Ethics Case Study Analysis

Select one of the ethics case studies from this week’s readings and identify the ethical principles that are most relevant to the situation. How would you personally handle the situation? Share the rationale for your decision.

Exercise in Ethics: Performance Psychology Case Examples
Case #1
A psychologist would like to expand her practice to include performance psychology. She worked professionally as a musician for 12 years until a cycling accident ended her musical career. At that point, she returned to college, completed her graduate degree. She is extremely familiar with the culture of the music industry and has maintained ties with music directors, producers and managers, who frequently call her for advice. She is fully licensed as a clinical psychologist and has an excellent reputation in the community where she has been part of a small psychological practice for the past 10 years. The colleagues in her practice are supportive of her efforts. All of the colleagues have excellent training in clinical psychology, are fully licensed, and have excellent reputations in the community. They have unanimously advised her that she is qualified to promote herself as a performance psychologist.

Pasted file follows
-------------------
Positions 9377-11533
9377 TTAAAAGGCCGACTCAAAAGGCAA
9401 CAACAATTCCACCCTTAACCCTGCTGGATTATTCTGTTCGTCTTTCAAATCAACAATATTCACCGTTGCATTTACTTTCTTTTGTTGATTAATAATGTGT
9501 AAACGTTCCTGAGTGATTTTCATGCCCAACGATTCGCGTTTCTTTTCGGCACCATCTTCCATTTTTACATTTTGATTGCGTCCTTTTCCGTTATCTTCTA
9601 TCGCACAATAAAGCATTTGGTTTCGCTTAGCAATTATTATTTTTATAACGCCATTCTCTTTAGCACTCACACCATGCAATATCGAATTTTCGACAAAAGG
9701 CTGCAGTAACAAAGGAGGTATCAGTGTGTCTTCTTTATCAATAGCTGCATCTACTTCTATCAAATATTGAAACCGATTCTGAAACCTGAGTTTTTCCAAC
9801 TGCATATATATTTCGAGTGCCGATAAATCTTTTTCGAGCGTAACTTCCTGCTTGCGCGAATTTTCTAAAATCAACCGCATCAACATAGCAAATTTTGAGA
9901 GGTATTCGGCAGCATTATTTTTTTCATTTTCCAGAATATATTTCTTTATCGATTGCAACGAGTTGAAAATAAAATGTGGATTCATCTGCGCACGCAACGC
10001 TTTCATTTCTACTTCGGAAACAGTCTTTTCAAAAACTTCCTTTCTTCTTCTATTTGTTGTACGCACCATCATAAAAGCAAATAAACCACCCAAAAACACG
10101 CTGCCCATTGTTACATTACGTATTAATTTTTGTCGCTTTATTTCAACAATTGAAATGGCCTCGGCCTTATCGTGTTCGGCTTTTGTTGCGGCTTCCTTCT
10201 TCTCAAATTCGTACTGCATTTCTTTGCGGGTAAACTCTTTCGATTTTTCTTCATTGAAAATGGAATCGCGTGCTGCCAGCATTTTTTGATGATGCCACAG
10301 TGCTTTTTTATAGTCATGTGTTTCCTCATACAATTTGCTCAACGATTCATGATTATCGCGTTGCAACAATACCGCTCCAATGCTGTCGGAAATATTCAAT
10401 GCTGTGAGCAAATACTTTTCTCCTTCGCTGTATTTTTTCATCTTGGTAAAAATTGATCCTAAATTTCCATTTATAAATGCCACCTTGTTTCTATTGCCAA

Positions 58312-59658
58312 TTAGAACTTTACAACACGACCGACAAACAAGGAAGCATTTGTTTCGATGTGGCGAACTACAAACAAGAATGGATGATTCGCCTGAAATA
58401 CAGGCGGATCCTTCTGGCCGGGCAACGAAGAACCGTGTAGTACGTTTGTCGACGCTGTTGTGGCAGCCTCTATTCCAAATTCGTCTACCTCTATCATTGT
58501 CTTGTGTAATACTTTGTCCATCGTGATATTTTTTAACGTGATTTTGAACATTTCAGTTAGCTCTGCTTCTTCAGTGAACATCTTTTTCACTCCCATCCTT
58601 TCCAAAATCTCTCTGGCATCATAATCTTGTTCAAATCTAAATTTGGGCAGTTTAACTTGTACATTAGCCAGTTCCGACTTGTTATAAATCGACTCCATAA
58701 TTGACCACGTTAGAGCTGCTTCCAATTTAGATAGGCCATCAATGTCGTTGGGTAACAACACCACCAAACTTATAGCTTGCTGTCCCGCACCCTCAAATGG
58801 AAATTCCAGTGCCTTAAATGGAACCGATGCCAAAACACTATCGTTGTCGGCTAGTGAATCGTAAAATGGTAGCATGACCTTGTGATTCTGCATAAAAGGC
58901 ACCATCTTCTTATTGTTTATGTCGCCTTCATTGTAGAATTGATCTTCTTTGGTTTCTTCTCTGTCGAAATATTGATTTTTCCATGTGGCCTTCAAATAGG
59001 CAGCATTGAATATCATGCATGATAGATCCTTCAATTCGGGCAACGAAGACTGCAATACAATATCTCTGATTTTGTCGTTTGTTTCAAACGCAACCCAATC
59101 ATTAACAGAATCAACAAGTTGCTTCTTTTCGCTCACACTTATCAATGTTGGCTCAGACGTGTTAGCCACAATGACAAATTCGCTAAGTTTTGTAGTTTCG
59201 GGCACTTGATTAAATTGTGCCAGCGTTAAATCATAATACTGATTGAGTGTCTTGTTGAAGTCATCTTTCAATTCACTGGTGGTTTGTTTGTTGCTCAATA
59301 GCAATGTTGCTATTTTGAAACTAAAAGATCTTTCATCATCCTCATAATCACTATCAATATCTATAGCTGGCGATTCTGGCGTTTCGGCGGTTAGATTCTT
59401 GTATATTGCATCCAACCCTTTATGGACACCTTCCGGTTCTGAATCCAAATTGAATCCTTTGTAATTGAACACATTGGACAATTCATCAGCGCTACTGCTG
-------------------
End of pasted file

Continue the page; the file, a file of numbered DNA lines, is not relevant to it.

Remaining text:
What do you think?

Case #2

You have worked successfully with a couple on relationship issues. They have weathered a number of crises and are shifting to a phase where they now meet with you monthly rather than every week. The husband knows that you have expertise in performance psychology, and asks if you can work with him on performance issues at work.
What do you think?

Case #3
You have been working with a young attorney on performance issues at her law firm. In the midst of your work she discloses that she has an eating disorder. In addition to your performance psychology skills, you have expertise in treating eating disorders. Ethically, can you shift your focus to treat the eating disorder, or do you refer her to someone else?

Case #4
You have been coaching a CEO on performance issues, including work-life balance. The CEO likes the experience and wants to build a department within his business to address work-life issues. He offers you the job as head of the program. Can you ethically accept the position?


Hays, K., & Brown, C. (2004). You’re on: Consulting for peak performance. Washington, DC: American Psychological Association.